Analysis and economic evaluation: Analysis for the primary outcome will be performed following the intention-to-treat principle. For clinical effectiveness the between group differences will be analysed using linear mixed models with repeated measurements using the primary outcome patients’ specific complaints (PSC). Additional per protocol analyses will be done.
To evaluate cost-effectiveness of the intervention versus the usual care in patients with chronic MSD we will perform a cost-effectiveness analysis using the primary outcome. A cost-utility analysis will be performed to compare our study with other studies in chronic MSD research using an accepted outcome: quality adjusted life years (QALY). To calculate QALY’s based on the EQ-5D utility values of the Dutch public for EuroQol health states will be applied(35).
Societal perspective and healthcare perspective will be the basis of the economic analysis in which the direct and productivity costs in the groups will be compared. The medical consumption questionnaires (iMCQ)(32) will be used to assess the direct costs of a patients’ total medical consumption, including additional diagnostics, consultations surgery including stay in hospital, physiotherapy, medication and aids prescribed by the GP as well as medication and aids purchased by the patients themselves. With the productivity cost questionnaire (iPCQ)(33) the costs due to absence of work and possible decreased productivity at a paid job or at an unpaid job will be measured.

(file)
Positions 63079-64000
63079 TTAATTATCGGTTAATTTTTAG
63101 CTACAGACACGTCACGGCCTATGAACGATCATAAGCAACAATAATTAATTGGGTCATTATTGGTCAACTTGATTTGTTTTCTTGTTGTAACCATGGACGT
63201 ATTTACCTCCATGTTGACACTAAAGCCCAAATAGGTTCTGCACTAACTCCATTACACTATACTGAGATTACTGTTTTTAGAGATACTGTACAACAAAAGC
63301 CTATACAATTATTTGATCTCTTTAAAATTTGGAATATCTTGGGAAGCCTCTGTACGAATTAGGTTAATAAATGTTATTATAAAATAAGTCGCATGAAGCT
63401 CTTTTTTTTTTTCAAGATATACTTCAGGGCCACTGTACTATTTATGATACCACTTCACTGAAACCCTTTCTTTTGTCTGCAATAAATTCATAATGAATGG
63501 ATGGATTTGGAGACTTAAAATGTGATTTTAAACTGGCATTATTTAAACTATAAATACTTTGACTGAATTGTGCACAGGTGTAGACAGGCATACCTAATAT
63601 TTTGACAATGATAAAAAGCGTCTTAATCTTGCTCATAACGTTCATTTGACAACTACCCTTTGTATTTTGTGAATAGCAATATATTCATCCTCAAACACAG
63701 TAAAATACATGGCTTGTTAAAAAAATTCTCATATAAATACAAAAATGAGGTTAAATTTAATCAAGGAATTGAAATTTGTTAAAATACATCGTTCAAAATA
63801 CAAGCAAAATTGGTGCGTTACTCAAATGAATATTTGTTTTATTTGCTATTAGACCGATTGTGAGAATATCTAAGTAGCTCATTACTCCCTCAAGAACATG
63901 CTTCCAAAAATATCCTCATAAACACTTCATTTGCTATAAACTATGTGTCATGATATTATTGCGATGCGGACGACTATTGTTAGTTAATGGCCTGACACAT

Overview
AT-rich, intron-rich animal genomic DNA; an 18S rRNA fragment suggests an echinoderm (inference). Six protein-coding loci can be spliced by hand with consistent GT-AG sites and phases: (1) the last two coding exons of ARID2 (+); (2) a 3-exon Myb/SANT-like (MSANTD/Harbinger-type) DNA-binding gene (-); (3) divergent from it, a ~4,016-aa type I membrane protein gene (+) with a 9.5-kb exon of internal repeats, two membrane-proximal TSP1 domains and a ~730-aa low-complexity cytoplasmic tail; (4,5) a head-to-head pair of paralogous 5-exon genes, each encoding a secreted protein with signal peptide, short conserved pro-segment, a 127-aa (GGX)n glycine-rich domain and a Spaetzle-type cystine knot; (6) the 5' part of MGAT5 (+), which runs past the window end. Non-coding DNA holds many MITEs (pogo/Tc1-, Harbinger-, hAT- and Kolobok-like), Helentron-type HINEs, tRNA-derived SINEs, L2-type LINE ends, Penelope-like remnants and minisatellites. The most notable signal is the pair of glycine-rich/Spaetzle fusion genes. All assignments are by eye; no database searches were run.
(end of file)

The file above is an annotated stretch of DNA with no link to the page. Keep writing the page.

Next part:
Feasibility of the project: MSD is one of the most frequent disorders at consultation in the GP practice. Especially in chronic MSD, physical advice is the core treatment. Our department cooperates with thirteen GP practices (with 97 GPs, more than 160.000 patients) in the academic network PRIMEUR. In addition, the GPs of the GP post Master Education Program ‘Musculoskeletal disorders’ are interested to cooperate in this project. Therefore, to include 50 GPs is feasible.
The GPs stated in our (ongoing) qualitative study that time is often an issue, but that nurse specialists may have more time to give better advice and monitor the patients for a certain time to support the self-management of the patients. The time the nurse specialists investing in a patient for physical activity advice in this project will be compensated. Therefore, we think this intervention is feasible.